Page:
JEFFERSON CITY — Katie Sepich was raped, strangled and set on fire outside her New Mexico home in 2003. After DNA was found under her fingernails, her family hoped that police would be able to catch the murderer. The DNA, however, was not in the federal DNA database, so there was no evidence to tie someone to the crime.
“There is nothing more painful than losing a child,” Jayann Sepich, Katie’s mother, said at a Missouri Senate Progress and Development Committee hearing Tuesday.
After three years with no progress in the case, Katie’s family finally got justice. Gabrial Avila was arrested for a burglary, had his DNA collected upon arrest and then matched to the DNA found on Katie.
New Mexico could match Avila’s DNA to Katie’s crime only because of a law known as Katie’s Law. It requires those arrested of any felony to have their DNA collected upon arrest. Now, Missouri is considering a similar law.
Sen. Scott Sifton, D-Affton, is sponsoring Senate Bill 696, which would require people 17 and older to have DNA collected after any felony arrest. The law currently requires DNA collection and testing only upon arrest for certain felonies, such as murder and rape.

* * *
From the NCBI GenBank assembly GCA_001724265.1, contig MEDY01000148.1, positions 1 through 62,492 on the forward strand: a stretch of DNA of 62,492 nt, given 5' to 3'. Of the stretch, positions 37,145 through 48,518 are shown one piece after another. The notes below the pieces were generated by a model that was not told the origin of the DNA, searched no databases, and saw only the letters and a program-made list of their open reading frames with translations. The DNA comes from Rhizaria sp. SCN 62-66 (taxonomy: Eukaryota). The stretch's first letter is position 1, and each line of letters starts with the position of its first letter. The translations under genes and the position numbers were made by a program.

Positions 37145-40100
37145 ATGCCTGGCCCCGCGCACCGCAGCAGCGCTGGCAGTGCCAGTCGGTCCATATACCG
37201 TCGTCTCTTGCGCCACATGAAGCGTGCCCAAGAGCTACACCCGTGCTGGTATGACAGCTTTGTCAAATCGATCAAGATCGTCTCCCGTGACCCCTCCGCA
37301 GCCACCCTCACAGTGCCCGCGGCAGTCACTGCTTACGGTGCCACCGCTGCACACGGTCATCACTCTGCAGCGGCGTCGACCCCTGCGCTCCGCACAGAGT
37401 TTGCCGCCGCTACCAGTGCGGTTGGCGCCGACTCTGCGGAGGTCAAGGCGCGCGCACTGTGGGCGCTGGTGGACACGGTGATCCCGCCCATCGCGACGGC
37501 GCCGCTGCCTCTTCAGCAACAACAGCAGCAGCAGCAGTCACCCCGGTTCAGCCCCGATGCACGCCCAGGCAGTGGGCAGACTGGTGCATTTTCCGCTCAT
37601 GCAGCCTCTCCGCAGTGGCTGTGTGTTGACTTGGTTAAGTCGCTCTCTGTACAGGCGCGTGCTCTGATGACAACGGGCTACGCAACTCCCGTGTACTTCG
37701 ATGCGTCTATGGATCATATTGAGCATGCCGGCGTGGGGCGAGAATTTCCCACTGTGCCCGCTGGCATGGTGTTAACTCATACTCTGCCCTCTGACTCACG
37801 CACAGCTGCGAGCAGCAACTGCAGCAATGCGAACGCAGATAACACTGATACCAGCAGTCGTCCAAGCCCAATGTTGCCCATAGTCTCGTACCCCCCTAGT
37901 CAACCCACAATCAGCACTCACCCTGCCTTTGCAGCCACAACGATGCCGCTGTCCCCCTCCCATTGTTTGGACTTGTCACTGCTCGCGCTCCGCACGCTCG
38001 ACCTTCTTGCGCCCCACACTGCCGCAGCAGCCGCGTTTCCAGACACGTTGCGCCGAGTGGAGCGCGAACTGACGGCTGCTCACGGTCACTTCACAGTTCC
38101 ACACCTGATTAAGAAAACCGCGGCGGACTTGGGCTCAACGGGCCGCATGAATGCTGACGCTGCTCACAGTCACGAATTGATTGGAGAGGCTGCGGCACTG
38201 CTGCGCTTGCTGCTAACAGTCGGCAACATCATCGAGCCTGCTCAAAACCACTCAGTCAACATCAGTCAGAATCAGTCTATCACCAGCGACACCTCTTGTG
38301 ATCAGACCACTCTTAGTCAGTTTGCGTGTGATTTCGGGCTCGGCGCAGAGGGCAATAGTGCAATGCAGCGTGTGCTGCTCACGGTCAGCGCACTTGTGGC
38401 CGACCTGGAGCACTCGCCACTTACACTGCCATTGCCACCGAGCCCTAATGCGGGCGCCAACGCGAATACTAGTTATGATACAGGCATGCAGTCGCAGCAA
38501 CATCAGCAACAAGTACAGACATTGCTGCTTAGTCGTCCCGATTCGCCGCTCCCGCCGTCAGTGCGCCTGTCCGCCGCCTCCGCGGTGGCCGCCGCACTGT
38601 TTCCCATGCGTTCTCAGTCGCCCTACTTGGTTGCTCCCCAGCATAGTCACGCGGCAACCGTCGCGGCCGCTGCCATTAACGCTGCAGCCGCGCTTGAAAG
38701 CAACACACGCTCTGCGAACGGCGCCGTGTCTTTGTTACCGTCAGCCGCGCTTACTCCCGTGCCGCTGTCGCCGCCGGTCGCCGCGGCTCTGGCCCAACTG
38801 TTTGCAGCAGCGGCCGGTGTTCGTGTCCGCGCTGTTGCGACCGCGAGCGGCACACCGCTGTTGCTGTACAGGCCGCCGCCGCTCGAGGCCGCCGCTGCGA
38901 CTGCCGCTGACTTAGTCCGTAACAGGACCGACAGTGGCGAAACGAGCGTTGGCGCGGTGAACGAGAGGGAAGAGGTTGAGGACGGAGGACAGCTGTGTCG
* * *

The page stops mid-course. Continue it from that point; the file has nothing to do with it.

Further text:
“It would result in more samples and, frankly, more database hits. We’d be catching more criminals,” Sifton said.
Thirty states, including Missouri, require DNA to be collected and tested for those arrested or charged with violent crimes, according to research by the National Conference of State Legislatures. Only 18 states require DNA collection for all felonies, Sepich said.
Sepich has been a big advocate for this type of legislation. She said a law like this has many benefits, including solving crimes, preventing crimes and exonerating the innocent.
“Lives will be saved,” Sepich said. “And families like mine will be saved a lifetime of grief.”
Although no one testified in opposition to the bill, objections in other states have centered around infringement of civil liberties and violation of the Fourth Amendment, which prohibits unlawful search and seizure. The U.S. Supreme Court, however, disagreed with that position in a 2013 case, Maryland v. King, and upheld the right to collect DNA upon arrest.